By all indications the Democratic Party is in for a bath this November in the midterm elections. Although it would be better to have a multiparty system, we need to at least have a strong two-party system. What should Democrats be doing to remain a strong party and to restore their competitiveness?
1.Reconnect with working people, working class. For too long now the Democrats have been too much the party of trial lawyers, Hollywood executives and corporate interests. The party needs to reconnect with working people. During his campaign for president in 2000, Vice President Al Gore repeatedly used terms like “for working men and women” and “working families.” Yet his deeds did not live up to his rhetoric. Gore was the Democratic mouthpiece in favor of the North American Free Trade Agreement (NAFTA). Gore was given widespread adulation for defeating businessman Ross Perot in a debate about NAFTA in 1993, helping to usher in NAFTA’s implementation in 1994. The only problem with this was that Gore was arguing on the wrong side of the issue and Perot was right when he described NAFTA as that “giant sucking sound” of jobs leaving the U.S. and going to Mexico if the free-trade agreement was put into operation. Workers, especially those from the rust belt, lost a great deal from NAFTA. Those who benefited were CEOs and others at the top, and maybe some people in states bordering Mexico. But for the vast majority of American workers NAFTA was a loss and it was distressing seeing the Democrats arguing for it.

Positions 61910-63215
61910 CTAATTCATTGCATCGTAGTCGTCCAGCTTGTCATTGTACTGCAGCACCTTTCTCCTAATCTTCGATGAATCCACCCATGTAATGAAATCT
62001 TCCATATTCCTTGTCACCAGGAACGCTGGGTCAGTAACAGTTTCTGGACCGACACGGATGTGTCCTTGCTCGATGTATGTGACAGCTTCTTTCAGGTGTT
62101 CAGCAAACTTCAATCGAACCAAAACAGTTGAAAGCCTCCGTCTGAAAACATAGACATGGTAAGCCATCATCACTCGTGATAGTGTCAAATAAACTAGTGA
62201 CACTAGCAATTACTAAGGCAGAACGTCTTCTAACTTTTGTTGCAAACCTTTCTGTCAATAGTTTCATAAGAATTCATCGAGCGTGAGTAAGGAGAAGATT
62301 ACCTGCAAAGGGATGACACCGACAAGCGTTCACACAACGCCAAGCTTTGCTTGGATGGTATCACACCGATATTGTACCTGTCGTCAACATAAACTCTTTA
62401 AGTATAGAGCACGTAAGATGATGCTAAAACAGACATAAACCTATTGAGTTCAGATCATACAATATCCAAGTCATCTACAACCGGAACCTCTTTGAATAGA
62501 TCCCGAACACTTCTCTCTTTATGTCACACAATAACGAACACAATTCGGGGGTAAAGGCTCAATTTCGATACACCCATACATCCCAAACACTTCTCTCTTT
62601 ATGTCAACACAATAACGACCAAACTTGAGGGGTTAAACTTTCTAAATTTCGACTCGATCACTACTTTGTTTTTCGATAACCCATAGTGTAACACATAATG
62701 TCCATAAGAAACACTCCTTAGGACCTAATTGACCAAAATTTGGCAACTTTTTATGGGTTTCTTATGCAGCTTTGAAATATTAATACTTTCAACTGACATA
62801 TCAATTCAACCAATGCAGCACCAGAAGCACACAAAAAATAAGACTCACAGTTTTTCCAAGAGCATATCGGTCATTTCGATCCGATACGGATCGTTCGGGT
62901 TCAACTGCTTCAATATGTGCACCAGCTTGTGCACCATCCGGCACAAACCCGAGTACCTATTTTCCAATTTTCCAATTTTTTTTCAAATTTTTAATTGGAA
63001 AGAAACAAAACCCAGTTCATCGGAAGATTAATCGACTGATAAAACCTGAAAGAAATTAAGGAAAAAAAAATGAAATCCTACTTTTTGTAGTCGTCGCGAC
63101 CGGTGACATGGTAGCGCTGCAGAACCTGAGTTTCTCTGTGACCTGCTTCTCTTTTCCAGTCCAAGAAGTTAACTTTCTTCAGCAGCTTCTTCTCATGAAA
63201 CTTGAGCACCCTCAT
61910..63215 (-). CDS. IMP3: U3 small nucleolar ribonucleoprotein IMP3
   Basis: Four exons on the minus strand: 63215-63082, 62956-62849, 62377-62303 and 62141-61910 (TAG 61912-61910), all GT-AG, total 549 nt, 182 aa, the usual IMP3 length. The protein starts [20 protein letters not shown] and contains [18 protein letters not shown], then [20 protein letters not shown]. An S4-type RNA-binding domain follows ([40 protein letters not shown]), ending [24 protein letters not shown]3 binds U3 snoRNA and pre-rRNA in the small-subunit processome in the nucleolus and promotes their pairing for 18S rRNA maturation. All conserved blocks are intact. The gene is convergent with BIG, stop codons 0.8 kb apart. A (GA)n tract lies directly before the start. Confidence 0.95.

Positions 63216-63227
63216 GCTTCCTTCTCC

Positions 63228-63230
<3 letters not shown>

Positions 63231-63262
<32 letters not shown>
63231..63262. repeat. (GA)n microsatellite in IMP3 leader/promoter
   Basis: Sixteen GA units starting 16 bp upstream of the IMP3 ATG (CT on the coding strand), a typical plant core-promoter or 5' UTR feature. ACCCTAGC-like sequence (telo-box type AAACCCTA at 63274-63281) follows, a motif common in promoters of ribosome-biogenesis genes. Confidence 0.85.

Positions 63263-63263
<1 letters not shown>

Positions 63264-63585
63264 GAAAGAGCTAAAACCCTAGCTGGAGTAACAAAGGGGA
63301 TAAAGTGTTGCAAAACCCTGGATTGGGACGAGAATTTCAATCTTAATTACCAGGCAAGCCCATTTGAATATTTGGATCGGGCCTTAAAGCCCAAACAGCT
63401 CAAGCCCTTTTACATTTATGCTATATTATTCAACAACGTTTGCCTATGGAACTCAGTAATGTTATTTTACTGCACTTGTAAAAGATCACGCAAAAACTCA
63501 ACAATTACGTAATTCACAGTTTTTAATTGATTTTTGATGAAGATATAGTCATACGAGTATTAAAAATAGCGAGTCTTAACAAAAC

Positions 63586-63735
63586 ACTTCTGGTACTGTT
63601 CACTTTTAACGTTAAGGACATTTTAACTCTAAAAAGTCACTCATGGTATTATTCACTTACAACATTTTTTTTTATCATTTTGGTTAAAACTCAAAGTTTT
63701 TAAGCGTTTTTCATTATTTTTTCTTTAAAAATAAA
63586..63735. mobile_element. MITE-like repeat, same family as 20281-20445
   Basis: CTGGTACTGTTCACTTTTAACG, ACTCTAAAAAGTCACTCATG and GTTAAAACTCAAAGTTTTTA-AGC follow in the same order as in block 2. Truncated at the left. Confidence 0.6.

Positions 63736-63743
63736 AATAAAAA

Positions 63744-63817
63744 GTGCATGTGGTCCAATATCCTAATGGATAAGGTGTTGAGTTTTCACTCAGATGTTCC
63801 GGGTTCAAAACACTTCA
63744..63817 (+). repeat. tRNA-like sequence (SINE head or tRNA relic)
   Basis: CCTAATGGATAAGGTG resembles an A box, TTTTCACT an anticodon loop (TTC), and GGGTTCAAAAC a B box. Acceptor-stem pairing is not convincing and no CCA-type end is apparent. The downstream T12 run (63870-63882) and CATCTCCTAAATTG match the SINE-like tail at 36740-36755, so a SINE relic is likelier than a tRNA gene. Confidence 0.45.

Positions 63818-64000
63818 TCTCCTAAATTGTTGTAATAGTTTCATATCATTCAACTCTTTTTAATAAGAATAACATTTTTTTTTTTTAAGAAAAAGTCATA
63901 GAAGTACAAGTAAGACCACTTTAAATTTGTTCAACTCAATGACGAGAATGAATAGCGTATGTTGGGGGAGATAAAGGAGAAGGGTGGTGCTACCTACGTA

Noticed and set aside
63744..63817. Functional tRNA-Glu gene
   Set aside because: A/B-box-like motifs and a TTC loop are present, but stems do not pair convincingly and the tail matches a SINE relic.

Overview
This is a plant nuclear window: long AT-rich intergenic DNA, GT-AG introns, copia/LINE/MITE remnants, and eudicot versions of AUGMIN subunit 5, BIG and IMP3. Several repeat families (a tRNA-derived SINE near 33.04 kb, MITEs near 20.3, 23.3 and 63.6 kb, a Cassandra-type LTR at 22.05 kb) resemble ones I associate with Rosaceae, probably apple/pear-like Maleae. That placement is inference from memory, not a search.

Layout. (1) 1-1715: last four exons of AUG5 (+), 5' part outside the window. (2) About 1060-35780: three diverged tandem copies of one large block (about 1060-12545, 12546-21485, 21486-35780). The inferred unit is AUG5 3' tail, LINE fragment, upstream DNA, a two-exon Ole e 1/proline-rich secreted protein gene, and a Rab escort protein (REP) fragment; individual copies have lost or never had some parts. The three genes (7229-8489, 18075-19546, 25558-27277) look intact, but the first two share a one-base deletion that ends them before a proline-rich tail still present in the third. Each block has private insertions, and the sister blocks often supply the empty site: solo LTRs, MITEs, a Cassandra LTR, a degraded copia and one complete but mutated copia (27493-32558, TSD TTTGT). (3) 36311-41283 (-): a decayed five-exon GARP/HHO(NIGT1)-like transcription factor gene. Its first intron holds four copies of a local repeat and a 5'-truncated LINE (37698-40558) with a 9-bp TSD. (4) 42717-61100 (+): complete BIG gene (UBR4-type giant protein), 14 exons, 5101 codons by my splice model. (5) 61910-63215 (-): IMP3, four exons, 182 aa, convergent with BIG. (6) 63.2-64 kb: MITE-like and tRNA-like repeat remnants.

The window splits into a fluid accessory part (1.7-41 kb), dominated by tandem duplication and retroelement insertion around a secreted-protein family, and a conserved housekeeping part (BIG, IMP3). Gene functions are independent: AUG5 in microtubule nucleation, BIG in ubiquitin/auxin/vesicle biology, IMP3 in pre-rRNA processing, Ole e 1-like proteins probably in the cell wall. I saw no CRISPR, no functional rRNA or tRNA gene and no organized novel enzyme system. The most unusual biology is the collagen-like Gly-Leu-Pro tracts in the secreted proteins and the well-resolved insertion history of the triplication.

The Democrats have signed on to a lot of other bad trade agreements in recent years, deals that hurt the working people of the United States and transfer our vital manufacturing job base to other nations. The Democrats have also parroted the false corporate argument that globalization and outsourcing are inevitable. When U.S. corporations take jobs overseas, they are acting penny wise and pound foolish. They receive cheaper labor costs but these savings are not passed on to the consumer. Furthermore, the money sent overseas does not re-circulate here at home. If the work was done here, the money would re-circulate, making all of us, including the corporations, richer.
Gore lost the 2000 election (at least in the Electoral College) not because he had Florida stolen from him. He lost because he couldn’t connect with working people in states like West Virginia, Kentucky, Arkansas and his home state of Tennessee, all of which voted for George W. Bush. Winning any of those four states that had previously backed President Bill Clinton would have put Gore over the top in the Electoral College. And a primary reason Gore lost connection is the Democratic Party’s growing affinity for the Corporate Power and its increasing dismissal of the working folks on Main Street.